If the pages of the Yehuda Leon Behar notebook could talk, they would have an amazing story to tell.
Behar was a Jewish soldier who fought for the Ottoman Empire in the Balkan Wars (1912-1913). He later immigrated from Istanbul to Seattle and directed the city’s Ladino theater group. Prior to leaving Turkey, he penned a series of poems about war, Jewish identity, and national belonging.
Now, a hundred years after Behar’s military stint, his Seattle descendants have generously made his notebook available for digitization and study through the UW Sephardic Studies Program’s Digital Library and Museum. And, thanks to support from the Mickey Sreebny Memorial Scholarship at the Stroum Center, Behar’s poetic voice has found an ideal interpreter in PhD student Oscar Aguirre-Mandujano.
A native of Mexico City, Aguirre-Mandujano grew up speaking Spanish and Hebrew. For his masters and doctoral work in Ottoman Studies, he gained fluency in an astounding number of languages: classical Ottoman, Arabic, Persian, and Karamanlidika (Turkish written in Greek script), as well as modern English, Turkish, Persian, and Italian. He has been a standout student in the UW’s Interdisciplinary Program in Near and Middle Eastern Studies since his arrival in 2011; he has also been integrally involved with the Turkish and Ottoman Studies Program, which is based in the Department of Near Eastern Languages and Civilization (NELC) and ranks among the top such programs in the country.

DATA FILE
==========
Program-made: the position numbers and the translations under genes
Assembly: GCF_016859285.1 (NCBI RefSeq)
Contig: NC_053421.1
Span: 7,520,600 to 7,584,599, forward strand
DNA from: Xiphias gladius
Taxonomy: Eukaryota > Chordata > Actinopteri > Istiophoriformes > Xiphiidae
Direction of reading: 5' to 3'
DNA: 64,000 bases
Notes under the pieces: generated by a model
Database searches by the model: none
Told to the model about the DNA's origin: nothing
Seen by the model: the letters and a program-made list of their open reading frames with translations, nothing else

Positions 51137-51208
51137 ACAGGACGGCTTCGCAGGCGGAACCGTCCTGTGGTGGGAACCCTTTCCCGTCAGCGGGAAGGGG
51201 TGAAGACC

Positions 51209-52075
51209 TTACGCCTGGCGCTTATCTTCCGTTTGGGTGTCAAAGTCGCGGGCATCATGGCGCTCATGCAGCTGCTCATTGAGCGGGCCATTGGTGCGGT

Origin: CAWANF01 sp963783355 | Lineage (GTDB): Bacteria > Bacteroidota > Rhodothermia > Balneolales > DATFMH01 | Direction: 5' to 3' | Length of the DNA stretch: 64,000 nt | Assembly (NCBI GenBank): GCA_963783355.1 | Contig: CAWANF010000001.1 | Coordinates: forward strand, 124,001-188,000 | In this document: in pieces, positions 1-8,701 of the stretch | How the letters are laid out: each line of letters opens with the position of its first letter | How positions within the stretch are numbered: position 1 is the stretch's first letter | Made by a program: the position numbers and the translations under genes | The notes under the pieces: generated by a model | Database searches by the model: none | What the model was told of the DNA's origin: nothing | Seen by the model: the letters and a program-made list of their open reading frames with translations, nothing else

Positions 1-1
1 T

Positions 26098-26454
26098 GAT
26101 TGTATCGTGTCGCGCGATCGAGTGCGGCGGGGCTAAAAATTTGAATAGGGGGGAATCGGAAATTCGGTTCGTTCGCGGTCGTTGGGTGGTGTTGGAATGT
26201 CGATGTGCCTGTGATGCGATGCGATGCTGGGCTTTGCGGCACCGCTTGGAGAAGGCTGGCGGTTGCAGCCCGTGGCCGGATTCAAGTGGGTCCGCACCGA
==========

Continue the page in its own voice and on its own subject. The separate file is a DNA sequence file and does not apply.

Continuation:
Aguirre-Mandujano’s PhD research focuses on a far-off time and place: the Ottoman court culture of the 15th century. His dissertation, “Poetry and Politics in the Early Modern Ottoman World: The Court of Bayezid II (r.1481-1512),” probes how Ottoman poetry discussed and transformed political ideas. He looks particularly at literary texts produced by the palace elite, “trying to see how the production of poetry and literary prose was a political act in the Ottoman world.” This project builds on his MA work, wherein Aguirre-Mandujano focused on border narratives and the intense interaction between various religious groups in the Ottoman Empire.